“It’s a way for us to jump start the research programs and career development of researchers here,” says program co-director Dr. Sarah Bronson, who is also director of Research Development and Interdisciplinary Research and co-director of the Junior Faculty Development Program. “We put equal weight on funding the scholar’s research program and recognizing a career and development plan that is going to make that research program happen.”

Joselyn Kirby

Joslyn Kirby

To that end, applicants don’t just propose the research they want to do. They also submit mentorship “dream team”—at least three experienced investigators who will provide advice and assistance in developing and executing a research proposal and a career development plan. The mentoring team meets with the scholar a minimum of once every six months.

Each scholar’s award is named to honor the contributions of senior investigators at Penn State Hershey who made a difference through their own research and through the mentoring of colleagues and trainees.


October 14, 2015 at 10:51 am Leave a comment

Physician of the Year honor caps off 40-year career of serving hemophilia patients

Dr. Elaine Eyster

Dr. Elaine Eyster

When Elaine Eyster traveled to Dallas in mid-August to receive the National Hemophilia Foundation’s 2015 Physician of the Year award, she was more impressed by those in attendance than the plaque she received.

Many there had survived the HIV epidemic. Others had been cured of their Hepatitis C infections.

“Earlier in my career most would have been in wheelchairs or walking around on crutches,” she said. “Because of the availability of good treatment, they are leading active, productive lives.”

When Eyster was in medical school, half of the boys born with a severe form of hemophilia died before their 19th birthday. Those who survived were destined to spend most of their lives on crutches or in wheelchairs as a result of joint and muscle damage from repeated bleeding episodes.

Eyster has spent more than four decades conducting research, caring for patients, working on teams, mentoring others and providing leadership to bring such changes about. That is why the executive committee of the Mid Atlantic Region III Federally funded Hemophilia Treatment Centers and the Hemophilia Center of Central PA in Hershey nominated her for the award.

James Ballard, professor of humanities, medicine and pathology at Penn State Hershey, was hired by Eyster 40 years ago as the institution’s second hematology fellow.

“She was my mentor, and we have had a long period of collaboration,” he said. “She is an incredibly talented person who has great scientific skills and is a great problem solver.”

He has seen Eyster care for hundreds of patients with hemophilia and advocate for their well-being on a regional and national level.

“She has been a friend and doctor to many, and I think she has reached a point in her career where it is obvious to everyone that she has made significant contributions scientifically and in terms of patient care and advocacy.”

Eyster’s early research focused on the HIV epidemic in the hemophilia population. In 1982, when three people with hemophilia who had been heavily transfused with blood clotting factors developed an immune disorder similar to those described in gay men, her team was in a unique position to investigate this mysterious illness.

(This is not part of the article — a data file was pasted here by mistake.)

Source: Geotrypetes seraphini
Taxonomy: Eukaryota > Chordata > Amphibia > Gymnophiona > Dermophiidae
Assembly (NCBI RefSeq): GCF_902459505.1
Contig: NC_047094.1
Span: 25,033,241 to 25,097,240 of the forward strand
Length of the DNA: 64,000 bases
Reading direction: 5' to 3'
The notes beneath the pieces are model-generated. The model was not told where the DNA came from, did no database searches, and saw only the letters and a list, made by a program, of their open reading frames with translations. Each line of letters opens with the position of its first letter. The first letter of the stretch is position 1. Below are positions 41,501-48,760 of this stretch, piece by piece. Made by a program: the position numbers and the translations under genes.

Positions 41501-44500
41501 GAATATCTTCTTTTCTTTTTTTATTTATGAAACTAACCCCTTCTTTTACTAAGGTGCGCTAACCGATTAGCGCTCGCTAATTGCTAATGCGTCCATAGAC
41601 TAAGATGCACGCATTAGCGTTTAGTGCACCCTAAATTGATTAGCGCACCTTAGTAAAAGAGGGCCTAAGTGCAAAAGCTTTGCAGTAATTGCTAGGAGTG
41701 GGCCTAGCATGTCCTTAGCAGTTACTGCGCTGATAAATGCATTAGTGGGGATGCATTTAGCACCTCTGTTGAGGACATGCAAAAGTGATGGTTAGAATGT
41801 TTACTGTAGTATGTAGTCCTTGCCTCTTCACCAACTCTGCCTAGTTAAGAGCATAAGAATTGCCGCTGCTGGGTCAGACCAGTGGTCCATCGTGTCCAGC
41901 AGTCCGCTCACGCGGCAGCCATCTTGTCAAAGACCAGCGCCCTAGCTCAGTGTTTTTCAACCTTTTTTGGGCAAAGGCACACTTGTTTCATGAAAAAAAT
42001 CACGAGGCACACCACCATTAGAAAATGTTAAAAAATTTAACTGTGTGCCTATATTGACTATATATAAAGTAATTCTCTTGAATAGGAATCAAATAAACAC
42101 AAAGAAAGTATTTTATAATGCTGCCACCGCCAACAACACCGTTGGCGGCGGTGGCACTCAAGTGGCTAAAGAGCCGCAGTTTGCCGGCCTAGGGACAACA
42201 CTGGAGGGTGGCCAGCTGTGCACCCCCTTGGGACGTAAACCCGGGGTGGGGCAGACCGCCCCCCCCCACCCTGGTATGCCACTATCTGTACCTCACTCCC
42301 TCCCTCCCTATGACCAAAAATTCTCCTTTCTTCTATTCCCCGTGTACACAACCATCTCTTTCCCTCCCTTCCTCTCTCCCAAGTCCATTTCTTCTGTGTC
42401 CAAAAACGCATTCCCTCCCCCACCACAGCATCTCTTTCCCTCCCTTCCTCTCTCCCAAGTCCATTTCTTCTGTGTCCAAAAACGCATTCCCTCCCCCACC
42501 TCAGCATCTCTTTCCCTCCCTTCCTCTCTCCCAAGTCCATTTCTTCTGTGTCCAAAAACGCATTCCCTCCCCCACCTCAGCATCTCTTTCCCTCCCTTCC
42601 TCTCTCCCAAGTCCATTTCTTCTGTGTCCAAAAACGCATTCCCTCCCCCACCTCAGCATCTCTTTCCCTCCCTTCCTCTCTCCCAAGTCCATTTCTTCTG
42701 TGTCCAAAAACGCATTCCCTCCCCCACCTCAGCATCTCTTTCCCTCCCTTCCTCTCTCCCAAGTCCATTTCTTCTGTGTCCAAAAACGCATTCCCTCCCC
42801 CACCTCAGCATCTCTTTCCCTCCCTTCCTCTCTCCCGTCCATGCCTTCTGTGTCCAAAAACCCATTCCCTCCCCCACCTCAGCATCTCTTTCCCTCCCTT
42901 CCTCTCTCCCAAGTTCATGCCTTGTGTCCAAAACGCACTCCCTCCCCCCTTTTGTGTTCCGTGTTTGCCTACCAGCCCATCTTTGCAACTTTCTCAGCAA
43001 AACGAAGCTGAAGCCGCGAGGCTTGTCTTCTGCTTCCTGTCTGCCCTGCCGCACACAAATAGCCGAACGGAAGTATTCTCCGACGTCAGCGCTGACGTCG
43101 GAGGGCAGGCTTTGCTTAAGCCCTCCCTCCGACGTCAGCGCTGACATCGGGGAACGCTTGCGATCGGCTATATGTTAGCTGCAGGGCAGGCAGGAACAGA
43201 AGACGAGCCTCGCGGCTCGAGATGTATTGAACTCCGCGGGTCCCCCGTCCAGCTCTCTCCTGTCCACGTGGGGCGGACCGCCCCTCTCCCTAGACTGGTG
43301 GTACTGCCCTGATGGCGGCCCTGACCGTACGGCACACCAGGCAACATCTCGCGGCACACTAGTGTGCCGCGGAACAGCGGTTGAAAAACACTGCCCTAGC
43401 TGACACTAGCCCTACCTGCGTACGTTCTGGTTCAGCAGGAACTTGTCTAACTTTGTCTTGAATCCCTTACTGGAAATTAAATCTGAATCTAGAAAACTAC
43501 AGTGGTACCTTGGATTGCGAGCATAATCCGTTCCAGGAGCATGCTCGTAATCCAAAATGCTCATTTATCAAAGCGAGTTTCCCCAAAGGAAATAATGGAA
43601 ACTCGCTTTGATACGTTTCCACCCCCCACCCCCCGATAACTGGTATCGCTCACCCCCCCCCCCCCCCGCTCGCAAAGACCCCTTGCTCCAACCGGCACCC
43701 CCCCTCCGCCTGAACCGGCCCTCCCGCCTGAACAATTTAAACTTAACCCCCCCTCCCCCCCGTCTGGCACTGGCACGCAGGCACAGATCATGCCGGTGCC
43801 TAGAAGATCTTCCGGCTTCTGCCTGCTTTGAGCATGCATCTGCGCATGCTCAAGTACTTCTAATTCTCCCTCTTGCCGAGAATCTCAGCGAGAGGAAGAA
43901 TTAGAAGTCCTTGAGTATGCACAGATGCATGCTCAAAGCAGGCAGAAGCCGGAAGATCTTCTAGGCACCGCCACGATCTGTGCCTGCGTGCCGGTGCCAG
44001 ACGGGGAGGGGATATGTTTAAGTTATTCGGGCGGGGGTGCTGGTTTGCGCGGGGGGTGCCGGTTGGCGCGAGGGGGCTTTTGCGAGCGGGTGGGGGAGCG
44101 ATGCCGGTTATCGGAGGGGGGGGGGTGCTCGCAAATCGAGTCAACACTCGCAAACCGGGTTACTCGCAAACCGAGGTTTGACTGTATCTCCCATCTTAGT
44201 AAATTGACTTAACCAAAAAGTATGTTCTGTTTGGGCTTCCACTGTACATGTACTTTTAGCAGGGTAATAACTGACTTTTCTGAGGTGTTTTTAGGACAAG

She had saved samples of plasma because she was interested in the transmission of hepatitis by clotting factors.

“At that time, we didn’t know anything about what caused AIDS or how it was transmitted,” she said. Those samples played a key role in helping to explain how HIV infections were transmitted and how the immune deficiency progressed after an individual became infected.

Similar research conducted later with her collaborators at the NIH addressed the transmission and the outcomes of the hepatitis C virus infections that were acquired  by  almost all people with hemophilia who had received clotting factor concentrates during the 1970s and 80s, before effective donor screening and viral inactivation methods were developed.

“Hepatitis B was a big problem for people with hemophilia, so I was saving the samples because I thought there would be more to learn and I wanted to be prepared by having materials to study it,” she said. “Or – as my late husband would say – because I never threw anything away.”

Eyster was also instrumental in getting state funding to establish The Hemophilia Center of Central PA, which has grown over the years to serve about 450 active patients who now receive comprehensive hemophilia care at Penn State Hershey.

She hopes the future will bring development of replacement blood clotting factors that remain active for weeks rather than days for people with hemophilia– and that can be given subcutaneously rather than intravenously to prevent and treat bleeding.

Eyster also would like to see researchers find a way to prevent the body from attacking and destroying the transfused clotting factors – or develop an effective gene therapy that will allow people with hemophilia to produce their own clotting factors.

Although she no longer works full time, Eyster gets excited when she talks about the staff at the hemophilia center.

“It’s so gratifying to have such a great team of people to work with and to see what we can accomplish,” she said. “It has been a most rewarding experience to get to know so many families and to help care for so many wonderful people.”

-Jen Vogelsong

September 16, 2015 at 9:24 am Leave a comment

3D printing technology opens up new possibilities

A new printing technology at Penn State Hershey gives doctors and researchers new possibilities.

Instead of ink on paper, a 3D printer can “print” strands of material in layers to create solid items. Doctors can imagine, design and create prototypes of everything from surgical tools to medical devices like abdominal drains and orthopedic screws.

“There is a big splash about 3D printing — and with good reason,” said Dr. Randy Haluck, vice chairman for technology and innovation for the Department of Surgery.

In the past, a doctor who wanted only a few of something for testing or custom use would have to go through a manufacturing process set up to make thousands of the same thing. Now, a single item or a small batch can be printed.

“This is faster, more efficient and cheaper,” said Dr. Peter Dillon, chair, Department of Surgery.

Just as a draft of text can be printed on a two-dimensional surface and then tweaked and revised before printing again, the same can be done with the 3D machine.


September 1, 2015 at 7:38 pm Leave a comment